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Cam's Corner: The Dream Tree for Kids


The Dream Tree for Kids began in 2011 from an idea that the Justice Family created to provide toys for children across the state who otherwise may not have anything beneath the tree on Christmas Morning.
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Eight years later, The Greenbrier’s amazing Christmas charity drive is still going strong, and I am grateful that for the last three Christmases I have been fortunate enough to play a role in the Dream Tree process as a member of The Greenbrier team. Hearing the stories from organizations across the state and beyond about the children who benefit from these gifts annually fills my heart with the Christmas spirit, and I am proud to be associated with The Greenbrier and the Justice Family in this endeavor.


So, what exactly does it take to distribute $1 million worth of toys to families in need every Christmas? Let’s just say the process starts long before lights begin going up on trees.

The first step is ordering the toys. You don’t just run out to your local shopping center and purchase thousands of baby dolls or science kits. It takes planning, cooperation and a lot of space to get the toys ready each winter.

Ordering the toys is the job of Amanda Falls, a retail buyer at The Greenbrier, who begins the process in early August. While most are making one last trip to the beach or trying to squeeze in as many rounds of golf as possible, Falls is speaking with several different toy reps — those she works throughout the year, ordering toys for The Greenbrier’s toy store, Fizzy’s Land of Oz — and gives them guidelines on the types of toys she is seeking and the requirements to fit this project. For example, they have to be in a box and easy to wrap. Falls looks for a variety of toys to fit all ages and genders, from infants to 15-year-olds.

The companies put together booklets of available options fitting those descriptions, and send them to Falls, who then selects the toys and quantities she wants.

There are some negotiations involved, as well. Falls works with the companies to get the best prices, assuring that as many toys as possible can be purchased with the available money, and some of the companies are willing to go above and beyond, feeling the value of the project.
This year, Falls placed orders with 30 different companies to fill all of the Dream Tree gift needs, and those toys began arriving at The Greenbrier in October, trickling in all the way up until the distribution date.

But Falls’ job is just one piece of a larger puzzle. Once the toys arrive, they have to be wrapped and sorted, and that assignment goes to a team of 570 volunteers who worked for a total of 1,206 hours over 19 days and went through 47 giant rolls of wrapping paper to assure that the toys were wrapped, sorted in the proper spot and ready for distribution.

Nearly 4,000 gifts were placed in and around the Dream Tree for Kids display in the Upper Lobby of The Greenbrier, only a fraction of the total gifts, and the rest were housed in the Tennis Center and Golf Clubhouse to await distribution.

Where do these gifts ultimately go? Nonprofit organizations around the region sign up each year to be part of the Dream Tree for Kids project. Registration forms are posted online on The Greenbrier website, and organizations have until late October to complete the form, explaining their organization’s purpose and requesting the number of toys and age groups needed.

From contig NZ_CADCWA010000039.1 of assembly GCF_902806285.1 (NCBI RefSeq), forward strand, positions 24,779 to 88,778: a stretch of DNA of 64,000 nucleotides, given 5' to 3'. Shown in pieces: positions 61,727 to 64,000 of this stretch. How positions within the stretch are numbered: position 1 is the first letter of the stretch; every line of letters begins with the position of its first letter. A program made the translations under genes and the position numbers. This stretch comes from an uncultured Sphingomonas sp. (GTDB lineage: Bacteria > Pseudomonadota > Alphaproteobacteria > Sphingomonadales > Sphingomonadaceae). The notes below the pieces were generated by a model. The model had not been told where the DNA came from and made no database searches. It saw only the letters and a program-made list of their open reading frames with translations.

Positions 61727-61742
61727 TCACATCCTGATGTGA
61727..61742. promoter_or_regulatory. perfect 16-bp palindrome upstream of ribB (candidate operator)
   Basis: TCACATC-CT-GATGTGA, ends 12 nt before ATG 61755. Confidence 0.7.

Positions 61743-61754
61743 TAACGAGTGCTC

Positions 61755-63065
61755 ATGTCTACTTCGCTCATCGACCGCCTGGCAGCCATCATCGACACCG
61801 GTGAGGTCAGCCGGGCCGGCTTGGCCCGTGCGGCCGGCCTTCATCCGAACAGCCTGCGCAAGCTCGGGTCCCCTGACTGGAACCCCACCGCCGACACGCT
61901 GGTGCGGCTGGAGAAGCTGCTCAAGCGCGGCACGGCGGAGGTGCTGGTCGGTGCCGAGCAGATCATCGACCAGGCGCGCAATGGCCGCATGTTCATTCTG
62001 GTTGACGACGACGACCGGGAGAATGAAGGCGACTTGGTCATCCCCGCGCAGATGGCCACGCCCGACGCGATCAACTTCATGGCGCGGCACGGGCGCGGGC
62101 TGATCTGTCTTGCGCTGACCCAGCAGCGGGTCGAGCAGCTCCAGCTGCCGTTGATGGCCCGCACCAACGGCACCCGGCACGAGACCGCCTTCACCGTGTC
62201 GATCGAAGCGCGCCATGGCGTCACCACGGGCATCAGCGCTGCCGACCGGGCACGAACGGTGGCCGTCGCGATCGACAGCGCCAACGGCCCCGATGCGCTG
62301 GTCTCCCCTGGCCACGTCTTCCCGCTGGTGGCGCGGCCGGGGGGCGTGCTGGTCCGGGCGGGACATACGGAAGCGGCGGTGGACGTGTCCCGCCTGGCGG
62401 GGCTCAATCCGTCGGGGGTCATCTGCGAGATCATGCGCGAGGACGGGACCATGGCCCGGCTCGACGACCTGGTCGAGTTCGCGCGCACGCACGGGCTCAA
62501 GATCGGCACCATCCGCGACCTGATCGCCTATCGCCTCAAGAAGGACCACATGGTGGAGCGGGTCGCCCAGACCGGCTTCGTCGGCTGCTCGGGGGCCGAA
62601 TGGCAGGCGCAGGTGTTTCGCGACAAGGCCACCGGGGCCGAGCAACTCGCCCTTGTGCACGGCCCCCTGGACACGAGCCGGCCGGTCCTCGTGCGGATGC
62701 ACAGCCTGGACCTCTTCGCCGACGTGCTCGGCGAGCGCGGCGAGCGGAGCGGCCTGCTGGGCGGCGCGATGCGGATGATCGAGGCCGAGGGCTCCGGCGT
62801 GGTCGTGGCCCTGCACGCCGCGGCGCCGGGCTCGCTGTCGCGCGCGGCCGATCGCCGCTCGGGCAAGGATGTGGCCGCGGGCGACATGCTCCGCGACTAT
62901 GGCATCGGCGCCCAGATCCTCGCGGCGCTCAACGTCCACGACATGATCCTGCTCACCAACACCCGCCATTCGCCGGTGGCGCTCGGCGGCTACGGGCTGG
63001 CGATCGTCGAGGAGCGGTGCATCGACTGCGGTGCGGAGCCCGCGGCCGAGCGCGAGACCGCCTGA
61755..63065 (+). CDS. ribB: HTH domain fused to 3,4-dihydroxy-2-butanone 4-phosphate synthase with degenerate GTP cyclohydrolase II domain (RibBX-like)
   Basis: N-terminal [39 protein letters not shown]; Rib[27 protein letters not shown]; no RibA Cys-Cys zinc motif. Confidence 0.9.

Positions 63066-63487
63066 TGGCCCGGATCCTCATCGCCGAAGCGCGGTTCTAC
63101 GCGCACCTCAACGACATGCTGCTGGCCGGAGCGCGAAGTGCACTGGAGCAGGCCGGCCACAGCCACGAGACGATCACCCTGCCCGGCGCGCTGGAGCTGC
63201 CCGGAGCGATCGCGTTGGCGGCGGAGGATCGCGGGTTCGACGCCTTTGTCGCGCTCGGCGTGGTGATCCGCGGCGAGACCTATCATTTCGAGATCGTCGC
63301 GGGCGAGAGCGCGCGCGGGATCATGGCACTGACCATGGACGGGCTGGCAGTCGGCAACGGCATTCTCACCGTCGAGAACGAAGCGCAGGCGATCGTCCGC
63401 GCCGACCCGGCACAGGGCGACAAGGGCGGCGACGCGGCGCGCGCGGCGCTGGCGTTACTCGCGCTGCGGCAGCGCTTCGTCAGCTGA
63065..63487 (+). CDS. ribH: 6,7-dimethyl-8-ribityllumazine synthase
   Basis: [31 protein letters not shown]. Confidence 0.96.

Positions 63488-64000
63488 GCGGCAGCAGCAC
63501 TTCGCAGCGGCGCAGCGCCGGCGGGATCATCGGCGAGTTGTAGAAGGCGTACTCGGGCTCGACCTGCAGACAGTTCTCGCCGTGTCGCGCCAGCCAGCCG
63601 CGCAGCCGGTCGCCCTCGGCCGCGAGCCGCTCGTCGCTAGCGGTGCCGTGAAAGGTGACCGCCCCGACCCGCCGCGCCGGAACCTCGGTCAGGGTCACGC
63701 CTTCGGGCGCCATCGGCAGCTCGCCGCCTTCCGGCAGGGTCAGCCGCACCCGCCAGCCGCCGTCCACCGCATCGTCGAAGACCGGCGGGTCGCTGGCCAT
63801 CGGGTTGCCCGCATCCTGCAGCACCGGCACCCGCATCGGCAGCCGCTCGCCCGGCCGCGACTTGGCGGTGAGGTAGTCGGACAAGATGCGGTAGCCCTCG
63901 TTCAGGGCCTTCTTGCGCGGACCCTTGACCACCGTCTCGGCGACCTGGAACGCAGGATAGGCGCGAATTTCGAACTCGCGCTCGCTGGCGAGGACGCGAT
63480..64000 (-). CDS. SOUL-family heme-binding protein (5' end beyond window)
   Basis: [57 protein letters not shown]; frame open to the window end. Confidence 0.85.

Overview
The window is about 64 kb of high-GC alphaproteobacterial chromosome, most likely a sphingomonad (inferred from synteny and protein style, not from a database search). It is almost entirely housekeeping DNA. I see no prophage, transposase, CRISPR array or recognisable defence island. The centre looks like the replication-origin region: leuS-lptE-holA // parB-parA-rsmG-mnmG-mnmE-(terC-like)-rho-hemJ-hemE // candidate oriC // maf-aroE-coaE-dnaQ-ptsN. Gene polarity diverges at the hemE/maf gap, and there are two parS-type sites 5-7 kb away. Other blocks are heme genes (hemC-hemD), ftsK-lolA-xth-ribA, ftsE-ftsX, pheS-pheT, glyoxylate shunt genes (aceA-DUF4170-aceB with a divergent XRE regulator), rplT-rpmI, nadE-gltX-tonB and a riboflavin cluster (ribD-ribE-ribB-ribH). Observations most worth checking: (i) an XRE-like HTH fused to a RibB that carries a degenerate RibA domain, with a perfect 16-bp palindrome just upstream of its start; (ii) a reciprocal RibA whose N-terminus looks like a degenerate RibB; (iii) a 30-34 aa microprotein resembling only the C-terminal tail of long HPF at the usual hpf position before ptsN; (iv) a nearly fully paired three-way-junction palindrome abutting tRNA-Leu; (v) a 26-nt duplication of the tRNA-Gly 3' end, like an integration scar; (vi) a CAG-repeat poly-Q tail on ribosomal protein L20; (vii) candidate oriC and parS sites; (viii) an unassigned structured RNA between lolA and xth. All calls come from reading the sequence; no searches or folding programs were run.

A week after the deadline, organizations are notified via email of the number of gifts they have been selected to receive.

As part of the process, organizations also have to volunteer to help complete the orders. For every 100 presents requested, each organization is asked to donate an hour of volunteer time to help prepare the presents for distribution. Beginning Nov. 1 all the way through distribution day, the Tennis Center is filled with the sounds of Christmas music, wrapping paper and laughter as volunteers ready the gifts for delivery. Under the direction of Holly Gillespie, who spearheads the Dream Tree project, relying heavily on the assistance of Athena Mason and Christina Brown, every toy ends up in the correct location to be handed out to the correct organization on distribution day.

In late November, organizations are notified of a pickup time and location, and in early December the gifts are all distributed in one day, as organizations send trucks, vans and trailers to pick up the wrapped or unwrapped gifts — organizations have a choice on the registration form — and take them back to their ultimate destination.

This year, the distribution day came on Dec. 10, 2018, and I was fortunate to be able to help load gifts out of the golf bag room into trucks that went to schools, civic organizations, hospitals and other charitable groups. It warmed my heart to know that these gifts would ultimately end up in the hands of a smiling child on Christmas morning.

Before the day was complete, thousands upon thousands of gifts were distributed to 122 organizations from Kentucky, Ohio, Virginia and West Virginia. More than 800 of those toys were purchased by visitors to The Greenbrier and donated to the cause, while the rest came directly from the Justice Family, who supports this unbelievable initiative year after year.

As the toys go out the doors and into the trucks, the smiles on the faces of The Greenbrier team members who volunteer to assist with the distribution were every bit as wide as those on the faces of the children who will open the packages this Christmas. Being a part of this special initiative, it is impossible not to feel the meaning of the season and be moved by the generosity of so many who are helping to spread joy throughout the region this season.

Merry Christmas to all, and thanks to everyone who makes the Dream Tree for Kids a reality each year!